On the 70th anniversary of D-Day, Wimbledon residents came together to share their memories of World War II.
New Wimbledon Studio hosted the event, which was attended by Shackleton actor Mark McGann.
“My father was a naval commander who almost lost his life on D-day on Arrowmanches beach, so there’s always a certain poignancy for me,” he said.
“To spend the day amongst people who were there, and are able to relay some first-hand experiences made it all the more special really.
“Short of going to Normandy it’s probably the best place I could have come today.”
Historian Norman Plastow, whose book, Safe as Houses: Wimbledon at War 1939-1945, purports to record every instance of bombing in Wimbledon, gave a talk filled with anecdotes on war weaponry, unexploded bombs and local spirit.
The jovial atmosphere allowed the audience joined in with their own tales, ranging from defiant mothers forgoing shelters, to visits to American soldiers stationed in Richmond.
The air of fondness in people’s stories was of particular interest to McGann, who will mine the day for inspiration when he directs the Merton Music Foundation’s Backstories next year.
“If you throw a load of people together in war time and they look back and talk about it as the best days of their lives,”he said
“There is something so unifying about having to wear your mortality so openly.
“I am sure there is a natural coming together and it’s not just about siege mentality or fear.”
Such attitudes were exemplified by Mitcham resident William Dedman, 78, whose father served as a searchlight operator and whose uncle survived a land mine in North Africa.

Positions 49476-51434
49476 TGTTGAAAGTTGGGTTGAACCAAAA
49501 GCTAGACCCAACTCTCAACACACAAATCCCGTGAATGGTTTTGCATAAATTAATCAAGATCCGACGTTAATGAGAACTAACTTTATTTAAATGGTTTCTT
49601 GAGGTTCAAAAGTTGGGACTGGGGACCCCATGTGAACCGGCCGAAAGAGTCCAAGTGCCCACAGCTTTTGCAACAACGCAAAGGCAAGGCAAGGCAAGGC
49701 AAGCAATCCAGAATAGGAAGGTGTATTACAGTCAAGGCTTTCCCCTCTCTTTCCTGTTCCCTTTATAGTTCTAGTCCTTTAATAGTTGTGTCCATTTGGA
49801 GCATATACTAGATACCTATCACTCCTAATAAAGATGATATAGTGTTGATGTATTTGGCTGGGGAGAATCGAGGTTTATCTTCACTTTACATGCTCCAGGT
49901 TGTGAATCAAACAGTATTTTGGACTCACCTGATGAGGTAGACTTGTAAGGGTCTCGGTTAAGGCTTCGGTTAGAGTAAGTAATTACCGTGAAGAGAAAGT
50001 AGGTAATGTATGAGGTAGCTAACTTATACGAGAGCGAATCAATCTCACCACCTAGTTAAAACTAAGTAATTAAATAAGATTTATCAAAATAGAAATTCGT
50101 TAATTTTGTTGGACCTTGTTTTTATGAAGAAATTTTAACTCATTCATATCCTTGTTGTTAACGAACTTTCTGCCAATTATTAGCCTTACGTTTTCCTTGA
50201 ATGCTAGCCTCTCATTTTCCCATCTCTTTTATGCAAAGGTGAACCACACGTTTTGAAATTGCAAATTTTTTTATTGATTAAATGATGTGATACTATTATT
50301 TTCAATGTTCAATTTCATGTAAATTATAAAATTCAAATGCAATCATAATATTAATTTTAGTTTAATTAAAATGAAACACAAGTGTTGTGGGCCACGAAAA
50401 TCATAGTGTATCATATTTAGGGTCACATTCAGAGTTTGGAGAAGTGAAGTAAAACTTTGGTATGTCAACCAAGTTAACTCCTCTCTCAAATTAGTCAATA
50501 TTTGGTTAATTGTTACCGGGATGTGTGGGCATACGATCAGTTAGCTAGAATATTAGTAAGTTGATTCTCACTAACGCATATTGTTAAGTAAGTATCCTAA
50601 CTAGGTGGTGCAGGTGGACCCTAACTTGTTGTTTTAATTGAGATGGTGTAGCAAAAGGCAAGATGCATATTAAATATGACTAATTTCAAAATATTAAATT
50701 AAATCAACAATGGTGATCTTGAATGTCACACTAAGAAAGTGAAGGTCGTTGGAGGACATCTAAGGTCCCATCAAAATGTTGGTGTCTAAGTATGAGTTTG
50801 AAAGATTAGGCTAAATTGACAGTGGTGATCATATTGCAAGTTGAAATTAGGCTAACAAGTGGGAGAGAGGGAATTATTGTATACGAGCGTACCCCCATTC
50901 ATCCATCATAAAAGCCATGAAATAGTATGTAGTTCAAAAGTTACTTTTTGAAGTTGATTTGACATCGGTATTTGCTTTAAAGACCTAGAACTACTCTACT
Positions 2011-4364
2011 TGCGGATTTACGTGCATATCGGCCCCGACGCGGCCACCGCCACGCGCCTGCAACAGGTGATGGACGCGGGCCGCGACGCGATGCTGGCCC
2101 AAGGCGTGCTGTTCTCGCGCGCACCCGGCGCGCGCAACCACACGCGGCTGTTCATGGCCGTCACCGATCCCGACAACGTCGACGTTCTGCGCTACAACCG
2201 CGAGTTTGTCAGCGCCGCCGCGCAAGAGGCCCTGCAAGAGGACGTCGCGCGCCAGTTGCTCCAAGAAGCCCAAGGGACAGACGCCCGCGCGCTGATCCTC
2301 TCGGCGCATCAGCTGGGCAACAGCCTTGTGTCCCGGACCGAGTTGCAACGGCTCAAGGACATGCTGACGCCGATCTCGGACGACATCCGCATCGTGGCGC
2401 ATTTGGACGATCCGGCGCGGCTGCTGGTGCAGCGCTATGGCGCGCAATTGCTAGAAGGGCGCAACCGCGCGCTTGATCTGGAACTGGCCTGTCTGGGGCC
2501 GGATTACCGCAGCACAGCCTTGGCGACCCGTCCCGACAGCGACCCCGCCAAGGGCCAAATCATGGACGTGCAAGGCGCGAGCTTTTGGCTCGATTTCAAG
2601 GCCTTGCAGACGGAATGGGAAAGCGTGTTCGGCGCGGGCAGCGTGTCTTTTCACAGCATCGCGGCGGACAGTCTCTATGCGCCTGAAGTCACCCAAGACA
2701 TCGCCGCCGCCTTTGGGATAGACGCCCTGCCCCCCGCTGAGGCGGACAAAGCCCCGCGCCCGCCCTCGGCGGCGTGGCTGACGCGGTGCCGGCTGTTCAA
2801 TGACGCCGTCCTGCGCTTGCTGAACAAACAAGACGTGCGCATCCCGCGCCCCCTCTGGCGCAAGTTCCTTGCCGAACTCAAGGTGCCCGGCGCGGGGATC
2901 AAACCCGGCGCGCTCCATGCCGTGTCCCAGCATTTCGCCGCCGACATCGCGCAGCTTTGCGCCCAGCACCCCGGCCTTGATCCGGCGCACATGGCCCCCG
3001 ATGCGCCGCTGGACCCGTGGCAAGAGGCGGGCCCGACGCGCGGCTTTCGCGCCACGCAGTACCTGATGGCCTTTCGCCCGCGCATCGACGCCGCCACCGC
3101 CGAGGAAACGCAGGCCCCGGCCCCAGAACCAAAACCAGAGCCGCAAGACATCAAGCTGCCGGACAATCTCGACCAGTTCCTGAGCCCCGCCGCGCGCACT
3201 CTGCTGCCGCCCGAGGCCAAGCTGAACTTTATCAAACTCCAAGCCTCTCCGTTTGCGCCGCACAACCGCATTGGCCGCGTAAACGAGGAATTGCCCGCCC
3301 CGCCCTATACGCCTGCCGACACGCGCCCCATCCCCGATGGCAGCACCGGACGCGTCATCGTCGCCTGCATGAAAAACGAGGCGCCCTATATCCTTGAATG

He said: “During the war the RAF were based at Blackbushe Airport, and the men we were with would take us – we were only young – down to the pub in the evenings.
“We used to bet the airmen we could drink a pint in a certain amount of time – they used to make some of money from us.”
In addition, Mr Dedman shared stories about learning to fish in the shadow of a POW camp and his grandmother lying about his age in order to send him to school.
However not all his recollections were coloured by youthful exuberance.
He said: “I did National Service in 1954, we came across Belsen and it’s true what they say –birds never sing there.
“The German word for dead is ‘tote’ and there were these big mounds of up to 5,000 ‘tote’buried there.”
Age Exchange, a Reminiscence Arts organisation, were also on hand to photograph and preserve any memorabilia attendants brought, including Mr Dedman’s 71-year-old active service bible.
Peter Churchill, who will compose the score for Backstories, provided music during the event, including some requested wartime favourites.
He stressed that it was important for the youngest members of a community to communicate with the oldest.
He said: “My eldest daughter said ‘I have to do diary of a teenage girl living, studying during the blitz, where am I going to find that information?’
“I said, ‘talk to your grandmother because that’s what she did!’ It’s just not seen as a resource.
“It’s living history – instead of staying at home and watching a documentary, go and speak to people while you still can.”